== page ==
Jane Eyre

Jane Eyre
By Charlotte Brontë, adapted by Willis Edward Hall. Therry Dramatic Society. Arts Theatre Adelaide. 17th - 26th August 2017

Most of us are familiar with Jane Eyre, written in 1847. Many, as I did, studied this sweeping narrative by Charlotte Brontë in school. Partly autobiographical in nature, the story is tinged with pain and personal experience of the harsh life in England’s institutions of this time. The story was developed into a stage production by Willis Edward Hall, with its first performance in Sheffield in 1992. More recently, the play was re-worked for a National Theatre production.

This beautiful adaptation brings to life this much-loved classic novel, losing nothing of the raw starkness of life in this period and the trauma which Jane experiencesin its depiction.

The staging of this particular production, directed by Megan Dansie and produced by by Therry Dramatic Society, is confronting and highly emotive. Whilst there are no grand sets for the various familiar institutions and buildings, we follow the story in a stark world, built simplistically on stage, but evocatively in our minds.

Jane Eyre tells the story of an orphan girl raised in the North of England. Mistreated and bullied as a child, she is sent to Lowood, a school for orphaned girls, where she continues to experience cruelty, but forms a connection with Helen Burns, a schoolmate. Sadly, her one friend dies of consumption. She eventually becomes a teacher at Lowood and later, as a governess, is summoned to Thornfield Hall to educate Edward Rochester's French ward, Adele. Jane finds a home here and falls in love with the master of the house, only to find that he has a secret, while an ominous presence in the house threatens her future happiness.

The two leads in this production do a sterling job in bringing their characters to life. Zanny Edhouse is a newcomer to Adelaide theatre. In the title role, she blasts onto the stage in a focused and driven performance, growing in maturity from a ten year old girl to an eighteen year old governess. Her Jane is strong and stoic and she certainly understands subtext and possesses great strength in her still moments. Steve Marvanek, as Edward Rochester, likewise has a strong stage presence and his version of Rochester is commanding. Whilst both actors have wonderful intellectual exchanges, I found it difficult to see a developing momentum in their emotional connection. I felt there was little chemistry and warmth that demonstrated why Jane would fall for a man so gruff and so much older than her.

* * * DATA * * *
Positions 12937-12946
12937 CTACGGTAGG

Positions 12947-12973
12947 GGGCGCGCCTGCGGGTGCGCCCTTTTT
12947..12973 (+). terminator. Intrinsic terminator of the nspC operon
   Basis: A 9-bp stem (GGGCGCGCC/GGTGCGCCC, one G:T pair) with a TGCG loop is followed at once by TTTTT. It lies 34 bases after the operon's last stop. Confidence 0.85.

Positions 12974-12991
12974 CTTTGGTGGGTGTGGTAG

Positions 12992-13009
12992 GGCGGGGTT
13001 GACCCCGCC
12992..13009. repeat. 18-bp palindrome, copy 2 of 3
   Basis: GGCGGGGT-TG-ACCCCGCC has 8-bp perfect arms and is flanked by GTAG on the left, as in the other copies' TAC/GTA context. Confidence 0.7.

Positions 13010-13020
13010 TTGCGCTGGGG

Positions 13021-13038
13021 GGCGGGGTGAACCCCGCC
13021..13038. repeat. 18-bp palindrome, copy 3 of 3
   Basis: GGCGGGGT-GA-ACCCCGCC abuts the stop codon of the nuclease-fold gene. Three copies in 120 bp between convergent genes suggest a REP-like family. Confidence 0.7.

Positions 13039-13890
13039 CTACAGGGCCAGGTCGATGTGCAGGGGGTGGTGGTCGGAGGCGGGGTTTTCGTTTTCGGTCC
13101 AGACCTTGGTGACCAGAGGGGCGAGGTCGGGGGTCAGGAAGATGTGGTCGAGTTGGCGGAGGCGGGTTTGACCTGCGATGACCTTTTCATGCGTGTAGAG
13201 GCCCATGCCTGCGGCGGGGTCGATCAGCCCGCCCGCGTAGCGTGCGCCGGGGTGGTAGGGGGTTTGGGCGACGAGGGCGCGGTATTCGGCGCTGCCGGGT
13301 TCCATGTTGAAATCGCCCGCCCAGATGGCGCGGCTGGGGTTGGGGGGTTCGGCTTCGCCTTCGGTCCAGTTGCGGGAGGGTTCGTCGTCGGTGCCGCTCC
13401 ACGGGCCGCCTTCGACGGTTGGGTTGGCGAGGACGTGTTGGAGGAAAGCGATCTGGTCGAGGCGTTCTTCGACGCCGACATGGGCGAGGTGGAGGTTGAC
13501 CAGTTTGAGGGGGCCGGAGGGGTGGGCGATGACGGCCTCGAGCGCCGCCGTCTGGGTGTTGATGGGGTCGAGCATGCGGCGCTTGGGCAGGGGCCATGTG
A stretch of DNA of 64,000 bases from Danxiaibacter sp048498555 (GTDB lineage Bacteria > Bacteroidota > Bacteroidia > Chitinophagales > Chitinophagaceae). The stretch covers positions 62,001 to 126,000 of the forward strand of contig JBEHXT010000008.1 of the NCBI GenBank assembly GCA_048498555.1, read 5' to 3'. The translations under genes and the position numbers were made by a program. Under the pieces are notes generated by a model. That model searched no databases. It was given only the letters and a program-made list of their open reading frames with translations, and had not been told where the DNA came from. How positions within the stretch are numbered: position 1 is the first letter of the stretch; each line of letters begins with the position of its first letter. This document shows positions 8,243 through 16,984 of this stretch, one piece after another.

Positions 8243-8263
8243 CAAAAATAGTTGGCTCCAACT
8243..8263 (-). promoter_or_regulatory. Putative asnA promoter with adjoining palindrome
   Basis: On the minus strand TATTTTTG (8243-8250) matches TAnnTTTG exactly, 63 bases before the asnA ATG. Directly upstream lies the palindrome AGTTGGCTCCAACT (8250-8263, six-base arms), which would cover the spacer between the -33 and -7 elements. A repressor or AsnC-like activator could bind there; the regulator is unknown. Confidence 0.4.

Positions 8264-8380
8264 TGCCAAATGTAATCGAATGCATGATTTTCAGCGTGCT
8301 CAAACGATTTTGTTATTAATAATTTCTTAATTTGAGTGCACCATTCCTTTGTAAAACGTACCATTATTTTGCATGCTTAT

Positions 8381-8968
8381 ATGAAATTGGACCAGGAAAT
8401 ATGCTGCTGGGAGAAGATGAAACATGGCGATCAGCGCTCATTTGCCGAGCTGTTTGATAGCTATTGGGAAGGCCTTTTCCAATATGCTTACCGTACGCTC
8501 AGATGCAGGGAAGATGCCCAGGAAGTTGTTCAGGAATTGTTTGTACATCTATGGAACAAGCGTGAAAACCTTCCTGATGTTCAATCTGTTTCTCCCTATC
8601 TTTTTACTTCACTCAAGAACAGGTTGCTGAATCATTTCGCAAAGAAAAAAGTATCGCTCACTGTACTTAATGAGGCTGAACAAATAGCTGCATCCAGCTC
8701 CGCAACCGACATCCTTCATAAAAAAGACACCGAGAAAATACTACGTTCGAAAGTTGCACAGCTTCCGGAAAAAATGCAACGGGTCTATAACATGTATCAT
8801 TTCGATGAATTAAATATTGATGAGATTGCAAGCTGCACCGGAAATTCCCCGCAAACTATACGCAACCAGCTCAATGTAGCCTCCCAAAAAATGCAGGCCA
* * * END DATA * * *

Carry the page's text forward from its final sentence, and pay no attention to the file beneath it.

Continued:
Jane Eyre is very much an ensemble piece and there is not one weak link in this group of talented actors.

The use of a Greek chorus made up of general cast to narrate Jane’s thoughts is very effective. All are excellent in their multiple roles, but some deserve special mention. Ashley Penny shows herself to be a very watchable and versatile actress, playing multiple ages and characters. I felt her Adele, in particular, with her youthful joy, was beautiful to watch.

Sue Wylie again demonstrates her ability to inhabit a character and develop meticulous accents. Brad Martin, likewise, shines on stage in his varying roles, but his St John is formidable.

A standout performance however, in the ensemble, comes from Kate Anolak, a brilliant actor who, even when moving set, is fully in character and draws your attention. Her pompous dowager is an absolute delight.

The set, by Malcolm Horton and Megan Dansie, is an effective two- level design and cleverly disguises a full-sized piano. Colouring is earthy and stark, reminiscent of the Yorkshire moors. The use of stools and simple props enhance the school and home scenes well. My only criticism would be some flies were noisy and furniture clunky on opening night but these issues should be ironed out as the show proceeds.

Lighting by Richard Parkhill adeptly captures the mood of bleak England in the period and is unobtrusive and at times quite subtle. The fire scene lighting is most effective.

Costumes by Sandra Davis are meticulous - authentic and colour appropriate. Dressing Jane in black and grey complements the mood well.

There is interesting use of sound effects by Hugh Hunkin and the beautiful onstage choral singing brings moments of light to the drama.

Overall this production is well paced, stark, true to the novel and uncluttered in its presentation. Whilst quite emotionally restrained in terms of the romance aspect of the story, it builds tension well and is poignant and at times quite funny.

For lovers of Brontë’s beautiful classic Jane Eyre, this is a must see.

Shelley Hampton

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